3. According to its function of coordinating voluntary or involuntary acts
Another of the criteria making it possible to classify various types of nerves is their implication in the coordination of voluntary or involuntary acts; in other words that is to say, whether they are innervated in the autonomic nervous system or in the somatic or voluntary nervous system.
3.1. Nerves of the somatic nervous system
The somatic or voluntary nervous system is what totally or partially manages the actions and activities of our body, which may be conscious (such as grasping or manipulating an object) or unconscious (moving the left leg forward while walking, for example). Its nerves are made up entirely of myelin fibers (Insulating layer that forms around the nerve to make the transmission more efficient).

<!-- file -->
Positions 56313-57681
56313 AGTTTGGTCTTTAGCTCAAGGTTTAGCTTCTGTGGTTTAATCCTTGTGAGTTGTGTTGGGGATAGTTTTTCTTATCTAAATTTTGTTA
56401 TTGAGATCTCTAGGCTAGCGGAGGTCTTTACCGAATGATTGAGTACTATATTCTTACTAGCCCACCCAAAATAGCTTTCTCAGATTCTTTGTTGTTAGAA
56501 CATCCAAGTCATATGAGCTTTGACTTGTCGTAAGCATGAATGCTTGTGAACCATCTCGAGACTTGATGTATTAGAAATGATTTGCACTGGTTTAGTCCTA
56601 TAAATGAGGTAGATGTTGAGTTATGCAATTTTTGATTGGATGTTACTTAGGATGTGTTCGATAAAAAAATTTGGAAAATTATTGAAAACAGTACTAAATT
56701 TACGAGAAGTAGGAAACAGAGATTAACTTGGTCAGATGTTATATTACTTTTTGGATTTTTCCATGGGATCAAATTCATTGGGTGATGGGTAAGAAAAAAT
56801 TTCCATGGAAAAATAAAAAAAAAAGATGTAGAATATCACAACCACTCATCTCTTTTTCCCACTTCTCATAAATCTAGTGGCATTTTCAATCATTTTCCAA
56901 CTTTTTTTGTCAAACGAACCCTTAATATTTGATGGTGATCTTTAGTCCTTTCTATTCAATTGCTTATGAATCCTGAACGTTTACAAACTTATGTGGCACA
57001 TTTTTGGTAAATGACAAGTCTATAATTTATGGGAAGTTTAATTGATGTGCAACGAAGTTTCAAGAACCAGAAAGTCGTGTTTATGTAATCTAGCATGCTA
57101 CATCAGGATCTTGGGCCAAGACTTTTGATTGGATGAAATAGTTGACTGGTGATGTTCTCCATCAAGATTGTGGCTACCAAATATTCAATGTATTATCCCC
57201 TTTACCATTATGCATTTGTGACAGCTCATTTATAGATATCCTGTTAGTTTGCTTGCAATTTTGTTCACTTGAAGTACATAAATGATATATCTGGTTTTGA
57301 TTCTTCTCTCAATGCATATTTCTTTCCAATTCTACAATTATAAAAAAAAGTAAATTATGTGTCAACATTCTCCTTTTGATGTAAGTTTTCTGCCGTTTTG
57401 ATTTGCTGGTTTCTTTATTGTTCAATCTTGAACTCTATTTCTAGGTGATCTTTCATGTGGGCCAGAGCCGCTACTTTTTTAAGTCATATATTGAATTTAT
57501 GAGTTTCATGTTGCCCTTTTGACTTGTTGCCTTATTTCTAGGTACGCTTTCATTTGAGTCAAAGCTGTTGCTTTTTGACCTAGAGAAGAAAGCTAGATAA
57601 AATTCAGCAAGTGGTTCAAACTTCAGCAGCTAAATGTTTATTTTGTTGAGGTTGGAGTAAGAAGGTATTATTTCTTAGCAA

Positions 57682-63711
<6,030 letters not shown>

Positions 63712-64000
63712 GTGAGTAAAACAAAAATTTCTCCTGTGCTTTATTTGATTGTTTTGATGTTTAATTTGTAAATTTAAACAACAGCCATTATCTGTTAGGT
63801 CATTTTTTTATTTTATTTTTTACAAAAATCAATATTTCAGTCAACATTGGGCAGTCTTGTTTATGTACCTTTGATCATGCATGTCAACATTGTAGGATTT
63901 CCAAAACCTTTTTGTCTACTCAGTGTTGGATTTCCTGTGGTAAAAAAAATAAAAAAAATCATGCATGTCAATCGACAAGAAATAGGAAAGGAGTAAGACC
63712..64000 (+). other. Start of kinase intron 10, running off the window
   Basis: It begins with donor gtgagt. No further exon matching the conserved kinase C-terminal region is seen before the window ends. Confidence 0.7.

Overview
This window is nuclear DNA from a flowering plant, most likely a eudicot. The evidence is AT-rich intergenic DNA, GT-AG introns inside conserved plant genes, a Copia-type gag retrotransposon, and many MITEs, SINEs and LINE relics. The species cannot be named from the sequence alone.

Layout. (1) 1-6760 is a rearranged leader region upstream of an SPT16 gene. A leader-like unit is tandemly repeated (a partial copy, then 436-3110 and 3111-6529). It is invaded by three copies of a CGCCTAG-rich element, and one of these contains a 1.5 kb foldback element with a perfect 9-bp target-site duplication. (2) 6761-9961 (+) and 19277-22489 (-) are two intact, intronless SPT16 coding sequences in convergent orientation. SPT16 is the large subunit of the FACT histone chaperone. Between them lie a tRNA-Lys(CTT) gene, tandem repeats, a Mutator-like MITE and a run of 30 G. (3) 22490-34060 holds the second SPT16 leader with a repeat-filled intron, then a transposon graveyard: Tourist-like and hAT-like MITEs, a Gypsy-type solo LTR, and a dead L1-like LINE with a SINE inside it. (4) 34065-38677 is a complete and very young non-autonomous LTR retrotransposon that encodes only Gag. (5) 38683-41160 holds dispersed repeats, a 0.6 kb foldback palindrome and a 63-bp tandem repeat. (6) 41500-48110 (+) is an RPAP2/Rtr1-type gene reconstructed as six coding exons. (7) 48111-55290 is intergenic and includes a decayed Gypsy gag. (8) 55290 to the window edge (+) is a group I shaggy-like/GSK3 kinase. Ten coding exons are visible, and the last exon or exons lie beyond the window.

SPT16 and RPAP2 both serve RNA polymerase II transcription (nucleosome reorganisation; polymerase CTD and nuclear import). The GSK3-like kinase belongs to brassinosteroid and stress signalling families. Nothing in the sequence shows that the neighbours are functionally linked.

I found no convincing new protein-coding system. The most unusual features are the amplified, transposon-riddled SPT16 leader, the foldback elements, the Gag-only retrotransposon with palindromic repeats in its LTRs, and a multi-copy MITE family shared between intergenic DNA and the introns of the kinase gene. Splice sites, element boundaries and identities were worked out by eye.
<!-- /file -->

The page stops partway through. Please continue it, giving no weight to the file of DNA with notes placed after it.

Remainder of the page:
3.2. Nerves of the autonomic nervous system
The autonomic nervous system, in turn, responds primarily to nerve impulses from the spinal cord, brainstem, and hypothalamus. The nerves in this system are made up of efferent fibers that exit the central nervous system, except for those that innervate skeletal muscle.
Afferent nerves, which transmit information from the periphery to the central nervous system, they are responsible for transmitting visceral sensation and regulating vasomotor and respiratory reflexes (Control of heart rate or blood pressure).
In the autonomic nervous system, two types of nerves can be differentiated. On the one hand, there are the nerves of the parasympathetic nervous system; this system predominates in moments of relaxation, And consists of the cranial vagus nerve. It also shares the spinal nerves with the sacral region (lower part of the spine).
On the other hand, we have the nerves of the sympathetic nervous system. this system predominates in times of tension, And their nerves share the rest of the spinal nerves. The nerve fibers that house this system are partially separated from the rest of the spinal nerves and form two chains of ganglia, located on either side of the spine.
Schwann cells: protective coatings